For the first two months of the 2009 season, the New York Yankees bullpen was considered a weakness.
How many stories were written about Mariano Rivera’s age?
How many articles were published that questioned the intelligence of having Joba Chamberlain start instead of relieve?
All along, Joe Girardi and Brian Cashman professed that the answers to their bullpen issues would come from within. Few, if anyone, believed this would actually be the case. After all, these are the New York Yankees! You know how they work, they can buy any player they want!
Well, it appears that the Yankees have indeed fixed the bullpen. After holding what amounted to a two-month open audition to fill in the spots between the starting rotation and Mariano Rivera, the Yankees have settled on a combination of relievers that has put together a dominant stretch of pitching since June 1.
The new bullpen alignment consists of the following players: Alfredo Aceves, Phil Hughes, Brian Bruney, Phil Coke, David Robertson, Brett Tomko, and the ageless Rivera.
Since June 1st, this unit has put together a 2.42 ERA over 93 innings, striking out 94 batters, and allowing just 87 baserunners (57 hits, 30 walks) for a tidy 0.935 WHIP.
Of the seven relievers, only Tomko and Bruney have really struggled during this stretch.
Bruney was recently activated from the disabled list and has allowed 12 baserunners and three earned runs in the 5.2 innings he has thrown since returning.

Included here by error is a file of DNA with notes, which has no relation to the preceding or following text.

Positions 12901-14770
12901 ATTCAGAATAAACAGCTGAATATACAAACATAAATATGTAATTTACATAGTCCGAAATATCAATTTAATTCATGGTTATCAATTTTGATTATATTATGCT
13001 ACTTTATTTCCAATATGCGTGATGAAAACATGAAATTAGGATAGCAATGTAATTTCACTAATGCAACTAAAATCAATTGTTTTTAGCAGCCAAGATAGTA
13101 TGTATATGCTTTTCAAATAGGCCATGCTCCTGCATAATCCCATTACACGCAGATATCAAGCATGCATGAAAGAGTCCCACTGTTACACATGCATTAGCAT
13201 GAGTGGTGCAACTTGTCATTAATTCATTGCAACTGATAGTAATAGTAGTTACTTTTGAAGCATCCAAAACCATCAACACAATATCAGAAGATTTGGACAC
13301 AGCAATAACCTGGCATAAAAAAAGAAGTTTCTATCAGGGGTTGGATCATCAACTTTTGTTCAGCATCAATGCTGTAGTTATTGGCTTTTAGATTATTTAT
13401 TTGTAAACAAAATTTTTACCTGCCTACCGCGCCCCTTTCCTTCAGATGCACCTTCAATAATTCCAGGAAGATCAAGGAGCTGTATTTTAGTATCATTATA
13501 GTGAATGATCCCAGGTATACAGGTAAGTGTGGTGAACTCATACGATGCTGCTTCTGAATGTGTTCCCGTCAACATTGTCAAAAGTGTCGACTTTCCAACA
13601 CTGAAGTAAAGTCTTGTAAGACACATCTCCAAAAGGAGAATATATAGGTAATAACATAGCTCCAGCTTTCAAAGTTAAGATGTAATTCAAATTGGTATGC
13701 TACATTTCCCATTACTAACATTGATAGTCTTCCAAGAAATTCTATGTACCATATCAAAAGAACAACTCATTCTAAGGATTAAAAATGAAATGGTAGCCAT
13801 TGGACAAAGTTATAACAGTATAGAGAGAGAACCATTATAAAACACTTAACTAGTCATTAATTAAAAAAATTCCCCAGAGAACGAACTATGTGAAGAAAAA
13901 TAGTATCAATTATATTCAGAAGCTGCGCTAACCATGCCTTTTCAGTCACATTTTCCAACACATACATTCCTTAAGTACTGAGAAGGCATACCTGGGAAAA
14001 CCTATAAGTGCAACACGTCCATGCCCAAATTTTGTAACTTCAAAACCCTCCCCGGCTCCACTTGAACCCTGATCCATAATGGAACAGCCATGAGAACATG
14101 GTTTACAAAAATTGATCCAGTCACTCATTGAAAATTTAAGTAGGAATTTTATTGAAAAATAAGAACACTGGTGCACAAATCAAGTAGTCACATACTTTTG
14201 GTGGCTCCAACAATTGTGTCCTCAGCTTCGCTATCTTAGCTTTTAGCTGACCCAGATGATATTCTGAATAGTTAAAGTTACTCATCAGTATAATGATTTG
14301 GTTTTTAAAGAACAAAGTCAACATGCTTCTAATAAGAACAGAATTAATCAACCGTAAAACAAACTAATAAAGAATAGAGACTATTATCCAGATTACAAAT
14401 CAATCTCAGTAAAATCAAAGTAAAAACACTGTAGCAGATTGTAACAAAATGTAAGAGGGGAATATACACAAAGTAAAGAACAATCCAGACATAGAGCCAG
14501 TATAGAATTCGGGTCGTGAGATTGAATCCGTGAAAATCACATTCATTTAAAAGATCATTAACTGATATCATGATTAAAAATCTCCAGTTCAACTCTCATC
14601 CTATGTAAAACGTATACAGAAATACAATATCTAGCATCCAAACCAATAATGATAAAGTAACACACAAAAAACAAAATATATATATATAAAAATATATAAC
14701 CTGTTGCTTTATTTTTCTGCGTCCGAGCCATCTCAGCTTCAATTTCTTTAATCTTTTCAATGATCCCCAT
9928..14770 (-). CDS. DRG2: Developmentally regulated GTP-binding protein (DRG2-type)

Take the statistics of Bruney and Tomko away, and the bullpen numbers since June 1st look like this:
1.65 ERA in 76.1 IP, 0.799 WHIP (41 hits, 20 walks), 80 strikeouts.
However one looks at it, the Yankees bullpen, maligned by many for much of the season, has turned into a strength as the team is about to enter the second half of the season. In fact, as of right now, the Yankees have the best bullpen in all of baseball.
Phil Hughes has earned a lot of credit since being converted into a reliever, and rightfully so. He has been almost unhittable, allowing just six hits in 14.2 innings with 16 strikeouts as a reliever.
However, Phil Coke and David Robertson have been equally difficult for opponents to hit. Since June 1st, Coke has allowed just five hits in 15.2 innings, striking out 16. Robertson has given up eight hits in 11.2 innings with 17 strikeouts.
Also, Alfredo Aceves has developed into the team’s most versatile pitcher, a true secret weapon that few teams can boast of having. His masterful performance against the Blue Jays on Sunday (four innings of one-hit relief with five strikeouts, first career save) may finally serve notice to the rest of baseball that he is one of the best relievers in the game.
It also helps that Mariano Rivera is as great as ever as well. He hasn’t blown a save since April 24, and is 21 for 22 in save chances on the season. As usual, Rivera is a deserving All-Star, and has quieted talk that age is catching up to him.
At the mid-point of the season, it is clear that the “Bridge to Rivera,” which has been under construction for several seasons now it seems, is finally complete.
Should the Yankees continue to receive strong pitching from the bullpen, their new Bridge could end up taking the team down the Canyon of Heroes come October.
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